Everything #10
May 1 & 2, until it fades
The Dig Cunt
May 7–13
Five Ballerinas in Manhattan
May 27–June 2
NYC Walk with Creative Time
Plumbing pipe ...1...2...3:Props Unplugged
May 21–25
Letter on the Blind for the Use of Those Who See
Fall 2007

Letter on the Blind for the Use of Those Who See


Mark Beasley: Why did you choose to work specifically with the parable of the blind men and the elephant? For those unfamiliar with the parable, it describes the experience of six blind people who touch different parts of an elephant and describe very different experiences—in essence, it questions the validity of single-perspective truths.

Javier Téllez: For a long time I have wanted to address the subject of blindness in my work. As is the case with my continued interest with mental illness, personal biographic factors brought me to the subject. Being the son of two psychiatrists, I was in daily contact with mental patients and psychiatric institutions from the time when I was a child. I experienced the condition of blindness through my mother, who was blind throughout the last ten years of her life. It was this intimate experience with “difference” that made me think about those who are stigmatized by their condition. I made several early attempts to address the subject of blindness before this film. For instance, during the last blackout in New York City, I went out to the streets with my camera and interviewed New Yorkers who were blind about their experience of the electric failure. I read Diderot’s classic book on blindness, Letter on the Blind for the Use of Those Who See, that I quote in the film’s title, and then recalled the ancient parable. These led me to make a film based on both texts. I think that the film is about blindness and not about the parable per say; the parable functions just as a sort of MacGuffin object—the term Hitchcock used to describe a plot device that functions only to motivate the narrative.

So in essence the elephant and the parable were devices that allowed you to pursue your real concerns. In terms of the filming of the event, we talked at length about making it public. Ultimately we decided against this and looked instead to the film to tell the tale. Can you talk me through your thoughts on this?

JT: There are two elements in the event: a group of six people who are blind, and an elephant. An image is produced by their encounter. I thought of the participants as the primary spectators of the event—the action of touching, smelling, and listening to a real elephant. Further spectators were not required. Then the question was how to present this encounter to other people. The event was filmed and recorded as the best possible way to “translate” the different points of view of those who were directly involved with the experience. It was also interesting for me to conceal the “real” presence of the elephant and the people touching them to an audience who we could define as “those who see” or the sighted—a play on notions of visibility.

Since film as a medium can only convey partial versions of events, the experience of the spectator looking at the film mirrors the parable.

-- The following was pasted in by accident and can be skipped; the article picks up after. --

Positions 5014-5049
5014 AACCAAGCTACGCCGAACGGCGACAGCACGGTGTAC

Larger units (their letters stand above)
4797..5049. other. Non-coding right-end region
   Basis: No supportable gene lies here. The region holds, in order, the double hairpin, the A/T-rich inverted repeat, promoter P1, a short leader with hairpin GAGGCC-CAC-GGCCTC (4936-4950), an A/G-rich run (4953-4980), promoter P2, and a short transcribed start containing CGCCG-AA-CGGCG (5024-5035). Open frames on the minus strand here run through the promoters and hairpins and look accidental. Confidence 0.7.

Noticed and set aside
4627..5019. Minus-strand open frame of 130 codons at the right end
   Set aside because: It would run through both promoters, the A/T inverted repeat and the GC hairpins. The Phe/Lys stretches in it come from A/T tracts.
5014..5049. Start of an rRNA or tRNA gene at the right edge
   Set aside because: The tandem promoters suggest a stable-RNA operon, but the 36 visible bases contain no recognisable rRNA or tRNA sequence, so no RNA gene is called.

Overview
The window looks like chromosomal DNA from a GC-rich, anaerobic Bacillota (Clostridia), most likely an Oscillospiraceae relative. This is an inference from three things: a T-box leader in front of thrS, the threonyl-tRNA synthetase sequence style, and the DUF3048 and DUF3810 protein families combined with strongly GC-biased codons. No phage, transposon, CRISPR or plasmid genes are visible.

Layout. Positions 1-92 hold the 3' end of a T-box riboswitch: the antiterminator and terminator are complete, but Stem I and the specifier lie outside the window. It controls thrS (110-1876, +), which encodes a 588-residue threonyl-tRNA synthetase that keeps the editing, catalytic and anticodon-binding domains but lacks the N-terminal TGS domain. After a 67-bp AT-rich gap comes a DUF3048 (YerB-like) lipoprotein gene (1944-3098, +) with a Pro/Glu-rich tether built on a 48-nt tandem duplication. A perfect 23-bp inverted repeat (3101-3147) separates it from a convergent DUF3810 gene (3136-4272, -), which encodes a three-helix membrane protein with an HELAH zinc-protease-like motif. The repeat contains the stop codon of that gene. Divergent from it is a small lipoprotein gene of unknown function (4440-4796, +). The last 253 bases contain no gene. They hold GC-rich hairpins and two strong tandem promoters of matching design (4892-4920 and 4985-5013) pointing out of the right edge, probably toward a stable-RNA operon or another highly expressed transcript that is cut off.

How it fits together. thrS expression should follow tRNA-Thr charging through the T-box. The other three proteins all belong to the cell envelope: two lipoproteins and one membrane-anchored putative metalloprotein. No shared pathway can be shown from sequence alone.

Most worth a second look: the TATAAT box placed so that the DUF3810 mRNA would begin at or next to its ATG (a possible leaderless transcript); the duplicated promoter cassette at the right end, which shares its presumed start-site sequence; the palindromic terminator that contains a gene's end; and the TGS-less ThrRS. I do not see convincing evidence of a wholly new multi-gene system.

MB: Do you feel that film is a form that is analogous to public space? Given that in many respects our relationship to the public sphere is a controlled one. That is to say, we as viewers cannot alter our relationship to film—we are fixed in its gaze, and in a similar sense to the relations one has to a city that demands certain responses and behavior from its citizens.

JT: We could conceive of cinema as a tool for the creation of new relations between people and spaces. Perhaps what has to be done is to challenge the apparatus, the “institutional mode of representation” that presupposes a passive mode of spectatorship. Viewers could potentially alter film, the same way that a reader could alter a given text by their reading. Video made it possible to rewind, fast-forward, stop, or repeat moving images like the way you could flip to the pages of a book. Many people in the world could make a video now and show it to unknown people on the web (which perhaps is still a less restricted public space than the city)…. With the popularization of digital video cameras and the download of video from the web, the moving image is becoming the new epistolary genre. That in a way was Alexandre Astruc’s dream when he coined the term caméra-stylo, or the camera as a pen. Then we should still define cinema today as the moving image, but also as something that could potentially expand its definition and should not be predetermined by traditional notions of spectatorship.

MB: Do you feel that your film could be described as a “right to reply,” in this case to the fable of the blind men and the elephant?

JT: Certainly that could be one way to read it, as the critical relation with the original story and its allegorical representation of blindness. But I think in the end, the experience in and of itself for the participants was more important than the impulse to contest the myth. The real encounter of the people with an elephant for the first time in their lives brought a sense of epiphany to the film that was not present in the ancient parable. I think the recording of their perceptions was the best reply to the parable, which misrepresented those who are blind as a tool to convey allegorical meanings.